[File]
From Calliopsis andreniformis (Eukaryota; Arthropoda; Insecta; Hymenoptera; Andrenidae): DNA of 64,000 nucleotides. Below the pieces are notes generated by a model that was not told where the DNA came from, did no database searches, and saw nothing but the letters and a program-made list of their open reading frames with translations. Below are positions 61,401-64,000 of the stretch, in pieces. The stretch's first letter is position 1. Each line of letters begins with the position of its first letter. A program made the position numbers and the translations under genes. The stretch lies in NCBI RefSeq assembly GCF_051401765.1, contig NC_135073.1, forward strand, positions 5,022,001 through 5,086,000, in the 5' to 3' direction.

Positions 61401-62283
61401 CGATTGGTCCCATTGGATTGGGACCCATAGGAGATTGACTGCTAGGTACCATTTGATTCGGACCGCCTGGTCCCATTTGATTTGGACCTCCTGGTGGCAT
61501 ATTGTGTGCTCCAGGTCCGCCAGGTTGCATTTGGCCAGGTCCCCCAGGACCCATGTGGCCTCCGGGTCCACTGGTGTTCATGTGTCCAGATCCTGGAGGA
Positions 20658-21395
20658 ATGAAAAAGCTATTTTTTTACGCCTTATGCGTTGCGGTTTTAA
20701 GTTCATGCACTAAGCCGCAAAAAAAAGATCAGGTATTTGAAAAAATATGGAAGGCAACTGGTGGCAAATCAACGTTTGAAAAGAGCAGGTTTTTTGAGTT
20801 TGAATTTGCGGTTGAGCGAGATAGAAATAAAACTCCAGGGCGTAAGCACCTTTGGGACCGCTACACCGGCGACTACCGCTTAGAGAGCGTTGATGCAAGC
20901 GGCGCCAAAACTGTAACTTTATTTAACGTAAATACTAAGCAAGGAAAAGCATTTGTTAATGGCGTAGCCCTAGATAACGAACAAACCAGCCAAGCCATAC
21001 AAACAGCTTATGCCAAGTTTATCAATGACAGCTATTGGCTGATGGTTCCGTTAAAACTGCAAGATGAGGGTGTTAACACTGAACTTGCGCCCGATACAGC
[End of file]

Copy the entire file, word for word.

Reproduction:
From Calliopsis andreniformis (Eukaryota; Arthropoda; Insecta; Hymenoptera; Andrenidae): DNA of 64,000 nucleotides. Below the pieces are notes generated by a model that was not told where the DNA came from, did no database searches, and saw nothing but the letters and a program-made list of their open reading frames with translations. Below are positions 61,401-64,000 of the stretch, in pieces. The stretch's first letter is position 1. Each line of letters begins with the position of its first letter. A program made the position numbers and the translations under genes. The stretch lies in NCBI RefSeq assembly GCF_051401765.1, contig NC_135073.1, forward strand, positions 5,022,001 through 5,086,000, in the 5' to 3' direction.

Positions 61401-62283
61401 CGATTGGTCCCATTGGATTGGGACCCATAGGAGATTGACTGCTAGGTACCATTTGATTCGGACCGCCTGGTCCCATTTGATTTGGACCTCCTGGTGGCAT
61501 ATTGTGTGCTCCAGGTCCGCCAGGTTGCATTTGGCCAGGTCCCCCAGGACCCATGTGGCCTCCGGGTCCACTGGTGTTCATGTGTCCAGATCCTGGAGGA
Positions 20658-21395
20658 ATGAAAAAGCTATTTTTTTACGCCTTATGCGTTGCGGTTTTAA
20701 GTTCATGCACTAAGCCGCAAAAAAAAGATCAGGTATTTGAAAAAATATGGAAGGCAACTGGTGGCAAATCAACGTTTGAAAAGAGCAGGTTTTTTGAGTT
20801 TGAATTTGCGGTTGAGCGAGATAGAAATAAAACTCCAGGGCGTAAGCACCTTTGGGACCGCTACACCGGCGACTACCGCTTAGAGAGCGTTGATGCAAGC
20901 GGCGCCAAAACTGTAACTTTATTTAACGTAAATACTAAGCAAGGAAAAGCATTTGTTAATGGCGTAGCCCTAGATAACGAACAAACCAGCCAAGCCATAC
21001 AAACAGCTTATGCCAAGTTTATCAATGACAGCTATTGGCTGATGGTTCCGTTAAAACTGCAAGATGAGGGTGTTAACACTGAACTTGCGCCCGATACAGC